Primary prevention efforts change conditions (laws, norms, rules) so that perpetration is less likely to happen. Strategies are designed to shift attitudes, behaviors, and norms that support and perpetuate the root causes of violence and to promote healthy behavior and communities. Primary prevention strategies are designed to prevent initial perpetration. Best practice strategies will be saturated, theory-driven, address multiple levels of the SEM, rooted in anti-oppression, address risk and protective factors, and informed by community needs/resources.

Examples may include:  

  • Workshops series to explore and practice skills related to healthy sexuality, equity, communication, or other qualities important to young people’s developmental needs.  
  • Bystander intervention program that trains students and faculty to interrupt oppressive language and implements campaigns and/or policies to create a healthy and non-violent community climate campus-wide.  
  • Community-led projects that identify specific root causes of violence and long-term, sustainable strategies to build power in marginalized communities.


Secondary and tertiary prevention, often referred to as our advocacy direct services, aim to improve short- and long-term outcomes for survivors (and perpetrators). Secondary prevention efforts occur immediately following an instance of violence to reduce short-term harms, while tertiary prevention efforts are long-term responses intended to minimize lasting harms and promote resiliency. This terminology is helpful in building a connection between survivor services and primary prevention. A community culture that believes and supports survivors and holds perpetrators accountable is a necessary building block towards ultimately preventing violence. When primary, secondary, and tertiary prevention are used together, they create a comprehensive response to sexual and domestic violence. 

Examples may include:  

  • On-going individual advocacy. 
  • Guidance & support in the legal system, especially around obtaining a protective order. 
  • Advocacy or therapeutic play groups for children who witness violence. 
  • Support groups. 
  • Offender management/treatment programs.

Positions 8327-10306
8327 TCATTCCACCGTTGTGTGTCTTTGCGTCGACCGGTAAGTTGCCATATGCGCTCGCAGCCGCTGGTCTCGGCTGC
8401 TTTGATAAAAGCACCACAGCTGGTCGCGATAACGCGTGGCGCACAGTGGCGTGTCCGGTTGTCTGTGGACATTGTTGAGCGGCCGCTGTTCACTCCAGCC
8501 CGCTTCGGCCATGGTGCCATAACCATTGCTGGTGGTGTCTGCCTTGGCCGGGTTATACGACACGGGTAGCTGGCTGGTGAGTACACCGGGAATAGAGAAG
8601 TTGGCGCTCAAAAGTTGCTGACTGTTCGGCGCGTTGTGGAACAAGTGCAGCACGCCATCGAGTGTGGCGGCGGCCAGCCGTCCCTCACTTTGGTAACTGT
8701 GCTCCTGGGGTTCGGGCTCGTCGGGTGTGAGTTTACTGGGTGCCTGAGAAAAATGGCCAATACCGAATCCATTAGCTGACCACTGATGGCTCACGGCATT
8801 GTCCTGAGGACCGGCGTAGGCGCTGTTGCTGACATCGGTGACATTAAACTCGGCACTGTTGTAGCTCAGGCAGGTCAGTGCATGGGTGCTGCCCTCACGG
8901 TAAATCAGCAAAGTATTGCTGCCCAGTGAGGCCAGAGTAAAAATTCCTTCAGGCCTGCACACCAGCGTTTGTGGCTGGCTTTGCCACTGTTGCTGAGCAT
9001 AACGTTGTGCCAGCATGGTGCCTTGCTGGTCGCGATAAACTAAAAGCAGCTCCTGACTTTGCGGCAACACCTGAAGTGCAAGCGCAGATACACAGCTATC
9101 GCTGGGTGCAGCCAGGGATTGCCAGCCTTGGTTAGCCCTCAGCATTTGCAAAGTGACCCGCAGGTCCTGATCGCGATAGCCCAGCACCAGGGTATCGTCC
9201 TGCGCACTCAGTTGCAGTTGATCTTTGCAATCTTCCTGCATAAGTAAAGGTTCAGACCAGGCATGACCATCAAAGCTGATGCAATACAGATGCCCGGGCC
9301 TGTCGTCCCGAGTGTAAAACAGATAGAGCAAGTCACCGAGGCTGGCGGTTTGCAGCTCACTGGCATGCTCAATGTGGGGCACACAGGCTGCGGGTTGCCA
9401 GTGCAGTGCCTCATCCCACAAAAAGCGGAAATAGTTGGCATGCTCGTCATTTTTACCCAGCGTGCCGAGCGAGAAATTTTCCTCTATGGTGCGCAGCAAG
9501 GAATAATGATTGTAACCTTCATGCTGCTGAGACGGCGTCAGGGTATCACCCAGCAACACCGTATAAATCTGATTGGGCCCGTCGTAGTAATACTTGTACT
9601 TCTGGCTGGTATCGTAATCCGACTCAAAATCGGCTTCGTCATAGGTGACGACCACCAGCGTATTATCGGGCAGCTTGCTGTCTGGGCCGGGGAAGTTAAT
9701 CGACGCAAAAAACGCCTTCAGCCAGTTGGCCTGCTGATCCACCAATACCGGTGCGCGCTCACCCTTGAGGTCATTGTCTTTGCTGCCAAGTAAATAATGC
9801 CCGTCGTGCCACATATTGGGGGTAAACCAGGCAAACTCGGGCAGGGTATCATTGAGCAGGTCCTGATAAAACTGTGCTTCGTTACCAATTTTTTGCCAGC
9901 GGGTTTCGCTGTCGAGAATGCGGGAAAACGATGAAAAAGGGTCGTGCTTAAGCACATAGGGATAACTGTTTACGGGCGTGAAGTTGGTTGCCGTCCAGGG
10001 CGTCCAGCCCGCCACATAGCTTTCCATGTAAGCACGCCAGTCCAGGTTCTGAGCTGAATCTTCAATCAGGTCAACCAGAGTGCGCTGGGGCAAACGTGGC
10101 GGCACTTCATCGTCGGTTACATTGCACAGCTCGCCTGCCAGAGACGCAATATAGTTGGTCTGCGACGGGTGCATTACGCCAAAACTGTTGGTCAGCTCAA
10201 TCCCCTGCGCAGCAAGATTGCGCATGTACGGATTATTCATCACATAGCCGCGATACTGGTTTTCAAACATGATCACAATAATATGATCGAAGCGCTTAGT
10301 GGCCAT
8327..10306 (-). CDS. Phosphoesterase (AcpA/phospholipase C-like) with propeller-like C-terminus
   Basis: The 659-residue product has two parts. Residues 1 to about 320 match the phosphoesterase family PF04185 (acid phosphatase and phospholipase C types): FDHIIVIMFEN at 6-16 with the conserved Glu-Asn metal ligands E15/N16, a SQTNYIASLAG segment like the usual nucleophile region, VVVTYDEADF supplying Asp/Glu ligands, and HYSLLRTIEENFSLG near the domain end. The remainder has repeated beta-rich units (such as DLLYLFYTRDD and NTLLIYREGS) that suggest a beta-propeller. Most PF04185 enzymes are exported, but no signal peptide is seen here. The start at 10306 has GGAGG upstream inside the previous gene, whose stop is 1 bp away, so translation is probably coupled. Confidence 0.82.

Awareness and education programs increase people’s understanding of sexual and domestic violence. These strategies provide definitions, highlight the services offered in a community, describe the impact of violence, provide a scope of the prevalence, give information on how to help survivors, outline reporting options, and so on.

Examples may include:  

  • Community events such as a walk, fundraising gala, or survivor speak-out.  
  • Classroom sessions that present SA/IPV statistics, myths vs. facts, information about “date rape” drugs, how to support friends, and what students should do if they have experienced sexual assault or dating violence.  
  • Large group presentation (auditorium style) about warning signs and safety tips.  
  • A workshop for parents on what child sexual abuse is, how to identify signs of potential abuse, and how to make a report or access services. 


Risk reduction strategies focus on changing the behavior of the prospective victim by helping people “avoid” experiencing victimization. These programs are not designed to change the problem of sexual and intimate partner violence perpetration. While individuals can make an investment in their personal safety, ultimately only perpetrators are in control of when, where, and how violence happens. These strategies do not change the problem of violence and can sometimes reinforce victim-blaming attitudes.

Examples may include:  

  • Workshop or educational materials on personal safety strategies such as the buddy system, watching your drink, and carrying keys in your hand. 
  • Self-defense classes for women. 
  • Bystander intervention programs that focus on intervening when violence is already in progress or likely to occur. 
Illustration of different levels of prevention.

Have questions? Contact our prevention team by clicking here.

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